Obviously you can't blog away from the World Wide Web - the interactive nature of blogging doesn't work on paper. I think there is still validity in Paul Bradshaw questioning where else on the World Wide Web you can blog and if this does make sense.
Dan_10v11 @paulbradshaw E.g. A blog is not a forum, you can blog on a forum, a blogger can post on a forum. But r u a blogger if you post on a forum?
'you can blog on a forum' - my instinct actually is that you 'post' on a forum. This comes in later.
paulbradshaw @ourman surely you can blog anywhere that allows people to respond? And is it platform or genre?
I suppose the first part of this represents a more cultural definition of blogging. I think it's a difficult route to go down.
tomVS @paulbradshaw @Dan_10v11 And there are even at least 3 different meanings for "blog" - technology, website, mindset
Mindset?! I wonder if I have a blog mindset...
Dan_10v11 @ourman @paulbradshaw But can you blog on a website? Or do you have to have a 'blog' bit of the website?
ourman @paulbradshaw - surely you can only blog on a blog. You twitter on Twitter. You SMS with SMS. @tomVS web2.0 is the genre
A more functional definition of blogging?
ourman @paulbradshaw - you can't be a blogger unless you have a blog you contribute to. And blogging is the act of contributing (to a blog)
ourman @Dan_10v11 I think what people are doing is "posting". You can "post" to any number of online sites but you can only blog on a blog.
Dan_10v11 @paulbradshaw @ourman I think you can make a case for either of your ways of looking at 'blogging'.
Dan_10v11 @ourman I think @paulbradshaw would argue that by posting on a forum his mum has effectively established a blog. But he can defend himself!
Dan_10v11 @ourman I agree - the addition of 'posting' to the debate helps. At base I think we're trying to work out what a blog is.
adders @ourman Agreed. The confusion between "post/blog" and "posting/blogging" is an endless source of miscommunication here.
ourman @adders blogging is too important to be lumped in with facebook and the like. It devalues it - weakens it.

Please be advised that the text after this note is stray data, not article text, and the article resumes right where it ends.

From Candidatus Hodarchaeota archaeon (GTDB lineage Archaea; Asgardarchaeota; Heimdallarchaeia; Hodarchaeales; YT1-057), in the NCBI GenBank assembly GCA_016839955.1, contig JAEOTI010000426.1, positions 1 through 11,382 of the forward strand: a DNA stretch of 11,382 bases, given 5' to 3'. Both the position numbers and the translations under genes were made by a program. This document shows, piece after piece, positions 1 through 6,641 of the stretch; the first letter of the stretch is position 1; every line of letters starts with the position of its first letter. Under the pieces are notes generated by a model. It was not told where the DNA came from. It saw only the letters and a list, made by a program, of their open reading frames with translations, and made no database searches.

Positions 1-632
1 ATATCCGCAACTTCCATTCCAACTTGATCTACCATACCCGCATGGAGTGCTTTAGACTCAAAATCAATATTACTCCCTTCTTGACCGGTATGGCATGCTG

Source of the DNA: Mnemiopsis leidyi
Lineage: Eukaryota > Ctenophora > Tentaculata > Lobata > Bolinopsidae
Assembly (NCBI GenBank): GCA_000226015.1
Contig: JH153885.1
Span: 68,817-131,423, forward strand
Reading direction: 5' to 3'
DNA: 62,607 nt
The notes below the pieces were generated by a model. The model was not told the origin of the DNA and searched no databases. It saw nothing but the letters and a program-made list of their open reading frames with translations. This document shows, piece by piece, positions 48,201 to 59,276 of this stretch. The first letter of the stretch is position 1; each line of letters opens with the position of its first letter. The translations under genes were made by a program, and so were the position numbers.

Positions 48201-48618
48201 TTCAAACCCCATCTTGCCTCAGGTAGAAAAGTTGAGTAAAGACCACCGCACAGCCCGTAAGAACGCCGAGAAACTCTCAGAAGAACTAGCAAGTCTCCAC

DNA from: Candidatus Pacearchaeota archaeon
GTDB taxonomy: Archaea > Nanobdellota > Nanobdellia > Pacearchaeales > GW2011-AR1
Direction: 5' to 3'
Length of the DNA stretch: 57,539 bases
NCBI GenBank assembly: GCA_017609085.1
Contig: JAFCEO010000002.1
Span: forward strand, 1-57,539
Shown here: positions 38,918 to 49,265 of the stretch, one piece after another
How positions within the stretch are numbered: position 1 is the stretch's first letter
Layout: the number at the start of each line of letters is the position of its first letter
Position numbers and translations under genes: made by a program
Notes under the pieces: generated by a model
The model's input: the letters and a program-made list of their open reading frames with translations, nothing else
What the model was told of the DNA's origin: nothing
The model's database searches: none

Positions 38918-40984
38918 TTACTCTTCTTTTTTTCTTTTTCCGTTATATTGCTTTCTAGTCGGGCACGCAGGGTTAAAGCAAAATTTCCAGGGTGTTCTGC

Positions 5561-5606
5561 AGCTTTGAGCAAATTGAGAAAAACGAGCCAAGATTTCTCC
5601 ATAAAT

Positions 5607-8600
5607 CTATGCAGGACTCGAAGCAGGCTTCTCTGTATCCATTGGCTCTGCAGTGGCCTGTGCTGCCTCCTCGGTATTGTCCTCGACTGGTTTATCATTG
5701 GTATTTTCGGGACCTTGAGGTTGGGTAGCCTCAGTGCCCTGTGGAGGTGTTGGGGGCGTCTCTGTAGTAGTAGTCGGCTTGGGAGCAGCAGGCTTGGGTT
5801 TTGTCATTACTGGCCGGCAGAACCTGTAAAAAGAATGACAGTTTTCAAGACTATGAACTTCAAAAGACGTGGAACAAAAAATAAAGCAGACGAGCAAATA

I can see what ourman is getting at and generally agree. But I import my blog posts into Facebook. Does this mean I blog there too? Or not? Maybe that doesn't count. I just import the posts. But if people read it from there, are they not reading my blog on Facebook.
ourman @adders - I'd argue that just regurgitating links (without comment) isn't blogging either. But I'm guessing that's my own personal bugbear.
adders @ourman That's a tricky one, because that's how weblogging started. But I'd agree that blogging has moved beyond that.
paulbradshaw @ourman agreed you can't be blogger without a blog, but i think the act of blogging is broader
paulbradshaw What is 'blogging'?
adders @paulbradshaw The process of participating in the upkeep of a weblog.
paulbradshaw Or, what are the generic qualities of blogging? Personal? Open? Would love your thoughts
I still think there's value in going with the 'blog as a publishing tool' approach, advocated by Kevin Anderson and Chris Vallance.
Ends. For the moment, at least.
Here are a few blogs that challenge some of the definitional boundaries:
1. The Ministry of Defence call this a blog, but there's no space to respond. Is it still a blog?
2. Rachel North 'blogging' on the BBC after 7/7? She also posted the same content on her own blog.
3. Post Secret is an award winning blog. But feels more like community art to me.
4. World War One blog. Publishing historical documents or blogging? Or both?
Wednesday, 24 September 2008
- More pessimism at the Telegraph and other newsrooms about the new media world. Several emailers to Roy Greenslade argue that fewer jobs mean fewer facts.
- A blogger at The Scotsman is fired for letting slip that (shock, horror) advertising is moving online.
- A New York University journalism student is told to stop twittering and blogging about her "Reporting Gen Y" student journalism course. (Don't want these adventurous students actually using the tools, after all. At least not yet.)
"I was taken by an expression used in an editorial in The Australian a month or so ago that observed that blogging had all the intellectual value of graffiti on a toilet door.....I accept that some blogs have value and potency -- remember the Baghdad blogger Salam Pax during the early days of the Iraq war? -- but I cannot see how blogging does much other than add a forum for discussion to newspaper sites."
(Feel very slightly offended by my blog being compared to graffiti on a toilet door. But comforting myself with the knowledge that it does depend on the toilet door and who's writing on it. I remember reading some interesting comments on the doors of the Bodleian library toilets...though admit I can't recollect any of them now.)
- Check out the state of the blogosphere with Technorati's annual report. It documents the estimated number of toilet doors in the blogopshere, how often bloggers use their spray cans etc
Tuesday, 23 September 2008
Monday, 22 September 2008
Friday, 19 September 2008
This journalist is worried about the future: